The next paper, by John Murray and Leanne Cutcher, also investigates issues to do with the work and family life of young people. The authors take a qualitative approach and examine the imagined family and work futures of young people enrolled in a business school at an elite Australian university. The paper demonstrates that amongst this group of university students before entering the work force, anticipated choices in relation to combining career and family are strongly gendered. For the young men in the study, the idea of combining work and family seemed relatively unproblematic. To the extent that they thought about it, they envisaged a future in which they would be the primary breadwinners. In contrast, the young women were much more likely to have given the matter thought, and most were anticipating a clash between career and family. Some planned to be proactive by investing heavily in their careers before family formation, whereas others were more reactive and planned on targeting certain industries and jobs that were considered family friendly.
The third paper continues the theme of combining work and children for women and examines the work penalty for motherhood. Anna Zhu draws on and develops this relatively large literature and examines the direct and indirect costs to women who have three or more children compared to women who have two children. The paper demonstrates that women who have three or more children are much less likely to be in the workforce than women with smaller families. The results suggest that this is due to the propensity (or selection effect) of some women to have large families rather than because mothers with more children are more likely to have young children in the household. The paper emphasizes the additional work penalties for women who have larger families.
In the fourth paper Liana Leach and Peter Butterworth investigate work-family spillover for couples. They extend the broad literature on the interconnection of home and work by examining the ways in which job characteristics influence couples’ relationships. The findings clearly demonstrate a strong negative relationship, for both men and women, between psychosocial job adversity and perceptions of support from partners. These findings suggest that in a society in which job conditions are increasingly deteriorating and becoming less secure, there are likely negative implications for couples’ relationships.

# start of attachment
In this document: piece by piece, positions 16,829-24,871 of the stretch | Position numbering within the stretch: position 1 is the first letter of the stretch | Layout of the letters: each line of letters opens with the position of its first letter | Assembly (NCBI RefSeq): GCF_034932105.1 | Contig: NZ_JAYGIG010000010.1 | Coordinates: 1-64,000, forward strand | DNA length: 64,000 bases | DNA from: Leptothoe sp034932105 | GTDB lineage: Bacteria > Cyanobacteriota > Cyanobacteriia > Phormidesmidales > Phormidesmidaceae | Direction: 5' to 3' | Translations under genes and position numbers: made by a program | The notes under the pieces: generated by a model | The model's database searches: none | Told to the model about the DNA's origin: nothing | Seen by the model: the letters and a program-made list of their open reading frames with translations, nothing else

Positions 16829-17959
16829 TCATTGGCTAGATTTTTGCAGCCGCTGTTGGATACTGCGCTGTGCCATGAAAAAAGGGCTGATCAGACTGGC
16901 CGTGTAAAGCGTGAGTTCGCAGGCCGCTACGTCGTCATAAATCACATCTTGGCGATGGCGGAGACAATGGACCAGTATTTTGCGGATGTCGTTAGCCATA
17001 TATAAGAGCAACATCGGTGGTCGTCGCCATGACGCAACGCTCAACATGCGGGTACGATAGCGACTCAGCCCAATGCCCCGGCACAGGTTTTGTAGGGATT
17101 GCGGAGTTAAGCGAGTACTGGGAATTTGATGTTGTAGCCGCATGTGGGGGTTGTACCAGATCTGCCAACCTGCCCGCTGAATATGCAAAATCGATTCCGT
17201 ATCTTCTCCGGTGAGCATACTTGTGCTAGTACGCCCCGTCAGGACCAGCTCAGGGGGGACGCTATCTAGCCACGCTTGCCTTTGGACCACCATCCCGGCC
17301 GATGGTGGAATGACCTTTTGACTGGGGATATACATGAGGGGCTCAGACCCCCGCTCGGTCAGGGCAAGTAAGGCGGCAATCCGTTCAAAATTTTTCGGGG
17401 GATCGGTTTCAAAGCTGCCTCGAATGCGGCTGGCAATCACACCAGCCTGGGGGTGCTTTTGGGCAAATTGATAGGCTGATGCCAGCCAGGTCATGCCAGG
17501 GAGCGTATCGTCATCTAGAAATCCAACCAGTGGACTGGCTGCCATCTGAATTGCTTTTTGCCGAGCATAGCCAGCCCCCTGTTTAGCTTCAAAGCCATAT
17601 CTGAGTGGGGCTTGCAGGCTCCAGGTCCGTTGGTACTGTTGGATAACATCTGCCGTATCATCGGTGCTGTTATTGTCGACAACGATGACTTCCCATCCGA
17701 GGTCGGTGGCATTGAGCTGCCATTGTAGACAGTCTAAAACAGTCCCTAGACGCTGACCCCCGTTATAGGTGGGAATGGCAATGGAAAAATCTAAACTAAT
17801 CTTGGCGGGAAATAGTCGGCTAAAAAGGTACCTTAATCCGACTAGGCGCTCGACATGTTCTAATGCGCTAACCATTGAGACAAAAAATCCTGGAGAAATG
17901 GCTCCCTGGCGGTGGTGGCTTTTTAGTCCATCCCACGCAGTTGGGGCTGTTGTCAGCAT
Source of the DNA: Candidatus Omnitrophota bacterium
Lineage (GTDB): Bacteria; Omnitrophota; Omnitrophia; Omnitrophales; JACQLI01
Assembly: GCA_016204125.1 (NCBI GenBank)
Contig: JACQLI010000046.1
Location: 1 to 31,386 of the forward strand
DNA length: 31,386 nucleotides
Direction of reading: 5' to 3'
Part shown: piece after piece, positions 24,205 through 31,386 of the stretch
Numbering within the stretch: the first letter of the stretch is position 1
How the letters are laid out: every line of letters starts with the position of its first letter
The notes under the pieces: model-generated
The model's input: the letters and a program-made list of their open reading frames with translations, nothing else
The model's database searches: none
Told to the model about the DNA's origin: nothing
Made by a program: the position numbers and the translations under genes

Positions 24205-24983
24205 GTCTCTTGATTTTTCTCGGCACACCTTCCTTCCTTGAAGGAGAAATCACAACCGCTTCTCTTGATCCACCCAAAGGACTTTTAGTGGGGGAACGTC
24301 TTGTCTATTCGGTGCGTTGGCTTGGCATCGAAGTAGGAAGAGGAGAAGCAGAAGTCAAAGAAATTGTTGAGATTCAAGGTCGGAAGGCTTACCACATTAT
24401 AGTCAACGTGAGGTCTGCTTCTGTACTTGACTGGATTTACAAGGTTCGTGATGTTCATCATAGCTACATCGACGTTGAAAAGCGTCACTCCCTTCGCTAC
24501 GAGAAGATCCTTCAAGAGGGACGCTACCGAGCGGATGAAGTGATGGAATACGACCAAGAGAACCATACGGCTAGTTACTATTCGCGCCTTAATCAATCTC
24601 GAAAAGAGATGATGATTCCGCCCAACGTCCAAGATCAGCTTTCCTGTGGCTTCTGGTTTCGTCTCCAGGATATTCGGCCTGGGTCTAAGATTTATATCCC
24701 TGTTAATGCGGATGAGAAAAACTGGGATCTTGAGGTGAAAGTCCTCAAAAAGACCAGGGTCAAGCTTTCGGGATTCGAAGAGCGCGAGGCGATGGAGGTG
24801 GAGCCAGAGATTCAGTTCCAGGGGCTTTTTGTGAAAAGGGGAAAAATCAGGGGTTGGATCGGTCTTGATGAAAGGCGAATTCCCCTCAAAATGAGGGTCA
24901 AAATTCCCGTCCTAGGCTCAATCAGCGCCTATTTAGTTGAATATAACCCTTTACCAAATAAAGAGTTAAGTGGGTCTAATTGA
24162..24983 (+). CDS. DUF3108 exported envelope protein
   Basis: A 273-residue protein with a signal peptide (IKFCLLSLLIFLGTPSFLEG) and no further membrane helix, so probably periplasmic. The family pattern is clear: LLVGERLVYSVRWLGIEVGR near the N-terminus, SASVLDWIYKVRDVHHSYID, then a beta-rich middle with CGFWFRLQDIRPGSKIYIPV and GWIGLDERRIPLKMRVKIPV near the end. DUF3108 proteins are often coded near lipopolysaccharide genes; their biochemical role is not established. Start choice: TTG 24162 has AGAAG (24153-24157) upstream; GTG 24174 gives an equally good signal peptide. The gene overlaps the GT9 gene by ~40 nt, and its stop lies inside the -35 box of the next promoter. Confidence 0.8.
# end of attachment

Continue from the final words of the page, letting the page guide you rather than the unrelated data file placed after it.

The final paper by Edith Gray, Siew-Ean Khoo and Anna Reimondos broadens the scope of the special issue beyond paid employment and family, by examining unpaid work in the form of volunteering. The paper finds that the extent and nature of volunteering differs markedly over the life course. Young people have the lowest rates of volunteering. Volunteering peaks during mid-life during the core child-rearing years. During this stage of the life course people tended to volunteer in sport, recreation and education. The rate of volunteering declined slightly in older age, and people tended to volunteer in the community and welfare sectors.
While the stability of recent work and family trends is uncertain, one thing is clear, pathways through the life course now look very different from a generation ago. For many years it has been documented that the traditional life pathway that included stable employment for men over their adult life, stable marriage, family and children, and nearly universal home-ownership is a remnant of the past. As the papers in this special issue show, work and family trajectories over the life course are no longer this straightforward. This has implications for policy. Much policy formulated in the latter half of the twentieth century was based on the assumption that the life course followed a standard path but with increasing diversity this may need to be rethought. A core theme of the papers in this special issue is the need for more flexible and encompassing policies that embrace the lived reality of people’s work and family lives for all stages of the life course.
We would like to thank the Academy of Social Sciences in Australia for funding the workshop that led to this Special Issue, and to the authors for the time and effort they took to prepare their contributions.